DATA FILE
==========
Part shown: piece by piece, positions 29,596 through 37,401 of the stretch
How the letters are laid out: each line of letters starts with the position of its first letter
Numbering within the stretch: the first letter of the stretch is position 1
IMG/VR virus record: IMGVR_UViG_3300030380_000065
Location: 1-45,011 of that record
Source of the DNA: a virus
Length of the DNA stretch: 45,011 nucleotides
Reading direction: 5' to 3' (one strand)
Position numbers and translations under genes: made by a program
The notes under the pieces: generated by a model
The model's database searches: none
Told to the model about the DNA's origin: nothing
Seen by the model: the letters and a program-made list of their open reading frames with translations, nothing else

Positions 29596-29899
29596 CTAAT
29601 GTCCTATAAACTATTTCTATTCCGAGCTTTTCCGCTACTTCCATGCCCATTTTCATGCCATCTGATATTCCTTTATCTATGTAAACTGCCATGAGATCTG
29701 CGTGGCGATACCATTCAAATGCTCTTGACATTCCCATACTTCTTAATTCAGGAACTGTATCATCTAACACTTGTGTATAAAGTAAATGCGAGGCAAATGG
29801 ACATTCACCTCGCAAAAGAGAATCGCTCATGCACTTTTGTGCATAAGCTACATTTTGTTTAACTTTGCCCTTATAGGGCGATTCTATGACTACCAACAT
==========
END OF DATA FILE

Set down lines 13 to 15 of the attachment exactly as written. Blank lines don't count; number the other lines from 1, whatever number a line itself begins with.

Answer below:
Seen by the model: the letters and a program-made list of their open reading frames with translations, nothing else

Positions 29596-29899
29596 CTAAT